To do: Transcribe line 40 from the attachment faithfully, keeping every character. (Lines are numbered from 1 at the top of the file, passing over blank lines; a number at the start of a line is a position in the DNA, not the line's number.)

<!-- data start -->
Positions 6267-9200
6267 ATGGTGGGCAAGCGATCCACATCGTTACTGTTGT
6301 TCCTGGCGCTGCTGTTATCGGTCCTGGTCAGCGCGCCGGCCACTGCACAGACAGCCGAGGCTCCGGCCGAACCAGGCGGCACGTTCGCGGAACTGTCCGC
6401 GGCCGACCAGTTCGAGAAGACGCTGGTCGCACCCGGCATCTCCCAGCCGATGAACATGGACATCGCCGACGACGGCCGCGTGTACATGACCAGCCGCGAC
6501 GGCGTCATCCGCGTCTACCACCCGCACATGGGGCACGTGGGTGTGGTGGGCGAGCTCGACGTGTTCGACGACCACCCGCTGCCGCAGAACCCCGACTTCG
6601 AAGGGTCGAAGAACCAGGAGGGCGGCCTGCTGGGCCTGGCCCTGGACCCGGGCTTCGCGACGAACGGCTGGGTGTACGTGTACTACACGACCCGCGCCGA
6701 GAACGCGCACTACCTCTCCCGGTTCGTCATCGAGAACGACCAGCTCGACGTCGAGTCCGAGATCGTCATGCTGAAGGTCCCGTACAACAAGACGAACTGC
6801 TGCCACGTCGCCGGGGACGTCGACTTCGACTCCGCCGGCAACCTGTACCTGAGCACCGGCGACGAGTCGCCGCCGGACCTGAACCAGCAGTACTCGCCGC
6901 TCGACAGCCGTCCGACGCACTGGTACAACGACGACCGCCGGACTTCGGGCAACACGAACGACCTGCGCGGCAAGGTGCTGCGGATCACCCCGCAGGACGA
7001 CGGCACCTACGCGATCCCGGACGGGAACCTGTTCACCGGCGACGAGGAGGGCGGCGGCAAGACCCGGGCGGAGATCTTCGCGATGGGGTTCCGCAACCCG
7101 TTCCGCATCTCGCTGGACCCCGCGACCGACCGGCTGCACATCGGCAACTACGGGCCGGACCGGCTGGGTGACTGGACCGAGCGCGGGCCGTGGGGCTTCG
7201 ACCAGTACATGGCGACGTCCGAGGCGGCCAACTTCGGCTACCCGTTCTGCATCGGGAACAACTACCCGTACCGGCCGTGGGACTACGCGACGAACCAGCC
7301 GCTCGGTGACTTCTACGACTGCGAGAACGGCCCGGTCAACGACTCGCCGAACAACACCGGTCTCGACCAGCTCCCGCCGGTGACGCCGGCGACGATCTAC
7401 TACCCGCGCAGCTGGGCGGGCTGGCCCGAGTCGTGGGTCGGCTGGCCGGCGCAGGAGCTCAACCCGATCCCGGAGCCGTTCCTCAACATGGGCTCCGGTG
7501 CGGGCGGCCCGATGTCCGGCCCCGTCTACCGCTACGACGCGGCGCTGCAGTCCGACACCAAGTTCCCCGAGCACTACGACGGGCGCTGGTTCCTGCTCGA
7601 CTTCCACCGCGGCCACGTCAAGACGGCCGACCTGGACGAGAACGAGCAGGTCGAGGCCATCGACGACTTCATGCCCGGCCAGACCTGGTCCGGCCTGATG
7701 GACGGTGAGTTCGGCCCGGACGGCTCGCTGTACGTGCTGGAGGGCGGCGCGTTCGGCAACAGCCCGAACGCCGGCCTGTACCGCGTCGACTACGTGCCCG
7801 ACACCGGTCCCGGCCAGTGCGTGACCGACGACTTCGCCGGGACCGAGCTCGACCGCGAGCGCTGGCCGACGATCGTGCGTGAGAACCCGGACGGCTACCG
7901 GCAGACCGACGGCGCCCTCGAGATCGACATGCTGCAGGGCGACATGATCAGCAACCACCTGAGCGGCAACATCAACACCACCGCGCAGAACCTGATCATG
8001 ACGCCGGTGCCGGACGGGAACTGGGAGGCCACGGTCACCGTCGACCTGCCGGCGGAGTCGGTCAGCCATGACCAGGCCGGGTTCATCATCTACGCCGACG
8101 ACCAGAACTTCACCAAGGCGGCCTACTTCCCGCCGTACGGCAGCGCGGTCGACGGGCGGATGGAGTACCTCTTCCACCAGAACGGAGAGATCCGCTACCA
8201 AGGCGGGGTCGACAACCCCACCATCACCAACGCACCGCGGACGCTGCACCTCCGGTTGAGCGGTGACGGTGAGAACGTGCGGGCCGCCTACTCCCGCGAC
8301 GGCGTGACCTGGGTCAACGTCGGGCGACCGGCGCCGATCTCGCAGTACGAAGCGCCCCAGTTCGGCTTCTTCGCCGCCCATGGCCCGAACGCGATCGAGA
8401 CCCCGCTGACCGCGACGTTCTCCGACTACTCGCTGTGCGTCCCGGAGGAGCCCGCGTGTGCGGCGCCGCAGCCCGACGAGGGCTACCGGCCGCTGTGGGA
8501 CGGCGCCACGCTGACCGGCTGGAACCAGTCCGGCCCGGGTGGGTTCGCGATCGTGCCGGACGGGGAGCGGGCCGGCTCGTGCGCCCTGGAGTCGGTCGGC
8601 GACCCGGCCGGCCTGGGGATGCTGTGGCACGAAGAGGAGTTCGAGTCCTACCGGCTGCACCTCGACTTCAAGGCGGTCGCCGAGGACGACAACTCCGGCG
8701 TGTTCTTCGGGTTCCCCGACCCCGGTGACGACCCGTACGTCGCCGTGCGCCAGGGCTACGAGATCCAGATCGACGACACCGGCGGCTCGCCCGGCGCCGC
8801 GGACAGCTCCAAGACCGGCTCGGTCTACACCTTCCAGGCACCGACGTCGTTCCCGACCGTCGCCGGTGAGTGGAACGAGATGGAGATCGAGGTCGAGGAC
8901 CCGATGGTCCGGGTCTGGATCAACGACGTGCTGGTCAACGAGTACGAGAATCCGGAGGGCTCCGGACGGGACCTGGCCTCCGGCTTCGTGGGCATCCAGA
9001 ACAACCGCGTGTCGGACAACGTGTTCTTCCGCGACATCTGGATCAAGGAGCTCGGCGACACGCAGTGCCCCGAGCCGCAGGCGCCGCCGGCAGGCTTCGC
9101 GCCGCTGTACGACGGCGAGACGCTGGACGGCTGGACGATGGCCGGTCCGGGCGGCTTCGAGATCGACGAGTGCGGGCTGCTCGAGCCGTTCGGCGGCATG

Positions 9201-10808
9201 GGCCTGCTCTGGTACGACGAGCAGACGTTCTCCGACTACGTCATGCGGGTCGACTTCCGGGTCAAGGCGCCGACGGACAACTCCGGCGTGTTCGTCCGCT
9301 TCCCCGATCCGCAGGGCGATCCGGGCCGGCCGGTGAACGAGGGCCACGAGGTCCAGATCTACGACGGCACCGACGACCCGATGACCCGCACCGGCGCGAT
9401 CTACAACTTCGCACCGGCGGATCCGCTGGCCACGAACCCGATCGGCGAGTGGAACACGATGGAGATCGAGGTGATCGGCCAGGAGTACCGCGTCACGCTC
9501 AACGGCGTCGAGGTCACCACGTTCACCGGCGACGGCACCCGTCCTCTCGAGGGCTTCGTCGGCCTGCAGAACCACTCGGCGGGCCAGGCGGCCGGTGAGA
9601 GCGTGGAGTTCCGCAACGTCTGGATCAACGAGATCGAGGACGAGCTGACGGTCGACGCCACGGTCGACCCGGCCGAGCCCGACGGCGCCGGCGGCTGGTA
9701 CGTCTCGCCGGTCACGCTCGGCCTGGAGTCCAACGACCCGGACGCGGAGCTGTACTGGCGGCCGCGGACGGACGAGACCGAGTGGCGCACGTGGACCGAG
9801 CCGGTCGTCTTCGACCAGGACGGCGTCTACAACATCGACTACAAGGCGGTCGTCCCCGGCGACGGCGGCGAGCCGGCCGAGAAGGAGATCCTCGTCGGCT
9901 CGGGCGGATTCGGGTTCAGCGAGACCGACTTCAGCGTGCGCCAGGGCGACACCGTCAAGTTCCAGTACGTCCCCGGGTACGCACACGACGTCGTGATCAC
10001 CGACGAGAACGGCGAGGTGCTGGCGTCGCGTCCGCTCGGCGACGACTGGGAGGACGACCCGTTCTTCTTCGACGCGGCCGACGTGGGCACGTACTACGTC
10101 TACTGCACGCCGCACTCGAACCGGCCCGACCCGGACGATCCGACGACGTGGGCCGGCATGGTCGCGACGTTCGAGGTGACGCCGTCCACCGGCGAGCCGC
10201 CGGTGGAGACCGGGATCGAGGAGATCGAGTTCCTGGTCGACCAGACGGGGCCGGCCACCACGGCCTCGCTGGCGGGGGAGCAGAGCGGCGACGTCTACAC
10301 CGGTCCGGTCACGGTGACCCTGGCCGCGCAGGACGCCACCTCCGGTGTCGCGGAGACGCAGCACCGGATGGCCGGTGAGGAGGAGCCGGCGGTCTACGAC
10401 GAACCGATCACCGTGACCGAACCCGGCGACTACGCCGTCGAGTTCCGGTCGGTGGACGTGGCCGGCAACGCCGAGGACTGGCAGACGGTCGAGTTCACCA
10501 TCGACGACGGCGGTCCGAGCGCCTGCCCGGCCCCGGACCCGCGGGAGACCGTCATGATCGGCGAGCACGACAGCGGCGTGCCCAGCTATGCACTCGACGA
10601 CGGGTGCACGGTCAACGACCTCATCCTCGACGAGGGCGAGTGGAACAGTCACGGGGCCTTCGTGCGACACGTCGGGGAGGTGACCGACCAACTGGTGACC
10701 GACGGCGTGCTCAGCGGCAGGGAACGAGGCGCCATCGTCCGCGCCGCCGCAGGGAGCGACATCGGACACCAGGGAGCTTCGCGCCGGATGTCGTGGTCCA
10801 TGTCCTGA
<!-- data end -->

9901 CGGGCGGATTCGGGTTCAGCGAGACCGACTTCAGCGTGCGCCAGGGCGACACCGTCAAGTTCCAGTACGTCCCCGGGTACGCACACGACGTCGTGATCAC